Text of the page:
Adventure; Science Fiction; Family
What separates adventure movies from regular ol' action flicks? Exoticism! And, if you ask us, it doesn't get any more exotic than an alien. Adventure films are all about the quest, particularly journeys that take our hero into the unknown, and that's precisely what happens to Elliott. He explores the forest, a classic setting for adventure, as well as his own psyche (via his friendship with E.T.). Unlike most films in the adventure genre, though, Elliott's quest takes place in the present day instead of the past.
When it comes to science fiction, E.T. ticks all the boxes. Extra-terrestrials? Check. Spacecraft? Check. Telepathy? Check. Interstellar travel? Check. Sci-Fi flicks aren't all about aliens, robots, and lasers, though. They're often a means for social commentary.
In E.T., the conventions of science fiction are used to impart lessons about empathy and alienation, as first Elliott, then everybody else, comes to embrace E.T. in spite of his differences. Science fiction movies may spotlight the strange and unfamiliar, but in the end they're all about humankind understanding the unknown.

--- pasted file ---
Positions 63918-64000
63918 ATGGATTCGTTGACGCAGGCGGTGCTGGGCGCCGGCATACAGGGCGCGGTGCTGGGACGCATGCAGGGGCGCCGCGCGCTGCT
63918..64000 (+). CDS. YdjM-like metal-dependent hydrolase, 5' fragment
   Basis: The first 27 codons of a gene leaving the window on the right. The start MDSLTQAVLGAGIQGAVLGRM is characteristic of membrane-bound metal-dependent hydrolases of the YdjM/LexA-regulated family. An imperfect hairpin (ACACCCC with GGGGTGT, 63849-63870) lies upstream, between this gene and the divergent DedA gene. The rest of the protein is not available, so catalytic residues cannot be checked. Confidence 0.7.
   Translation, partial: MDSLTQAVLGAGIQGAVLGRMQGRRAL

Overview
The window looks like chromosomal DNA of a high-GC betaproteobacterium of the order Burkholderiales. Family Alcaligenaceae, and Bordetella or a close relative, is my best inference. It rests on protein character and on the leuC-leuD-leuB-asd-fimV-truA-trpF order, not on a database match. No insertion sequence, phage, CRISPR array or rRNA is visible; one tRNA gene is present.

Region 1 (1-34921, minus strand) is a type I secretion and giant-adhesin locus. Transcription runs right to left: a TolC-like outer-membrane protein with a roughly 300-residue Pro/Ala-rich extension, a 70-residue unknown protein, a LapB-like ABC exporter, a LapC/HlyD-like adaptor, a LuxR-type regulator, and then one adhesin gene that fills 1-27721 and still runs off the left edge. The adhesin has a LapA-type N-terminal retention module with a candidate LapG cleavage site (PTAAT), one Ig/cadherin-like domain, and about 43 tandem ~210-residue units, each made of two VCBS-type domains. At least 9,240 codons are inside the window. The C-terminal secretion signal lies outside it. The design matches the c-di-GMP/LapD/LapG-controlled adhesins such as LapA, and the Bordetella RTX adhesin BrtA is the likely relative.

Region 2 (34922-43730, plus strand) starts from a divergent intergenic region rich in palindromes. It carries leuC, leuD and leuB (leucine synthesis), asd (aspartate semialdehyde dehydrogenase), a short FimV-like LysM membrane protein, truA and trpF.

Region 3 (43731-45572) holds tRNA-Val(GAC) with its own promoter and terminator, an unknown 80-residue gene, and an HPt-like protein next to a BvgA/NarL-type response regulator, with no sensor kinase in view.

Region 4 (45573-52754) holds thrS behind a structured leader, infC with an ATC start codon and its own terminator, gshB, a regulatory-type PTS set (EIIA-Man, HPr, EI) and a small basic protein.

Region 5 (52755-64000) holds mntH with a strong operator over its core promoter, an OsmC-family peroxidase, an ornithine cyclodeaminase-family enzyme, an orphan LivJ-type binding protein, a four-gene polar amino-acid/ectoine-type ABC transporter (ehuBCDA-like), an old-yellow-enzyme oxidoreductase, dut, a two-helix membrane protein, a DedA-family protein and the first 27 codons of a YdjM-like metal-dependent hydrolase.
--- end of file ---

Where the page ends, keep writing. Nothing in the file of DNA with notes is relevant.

Just like everybody loves a good cat video, everybody loves a good family film: In fact, it's part of its design.
Family films are meant to appeal to a broad audience. That's what separates them from children's films that are aimed directly at the little rug rats in your life. Family films often feature a child protagonist and always incorporate themes that are appropriate for children, but they also include content geared toward adults, such as humor.
E.T. appeals to a wide range of viewers because of its story and themes—especially its celebration of youth. Younger viewers identify with Elliott, their fellow kid, while older viewers remember what it was like to be a kid way back when: from getting picked on by older siblings to setting off for adventures on their trusty bikes (even if their bikes, unlike Elliott's, stayed firmly on the ground).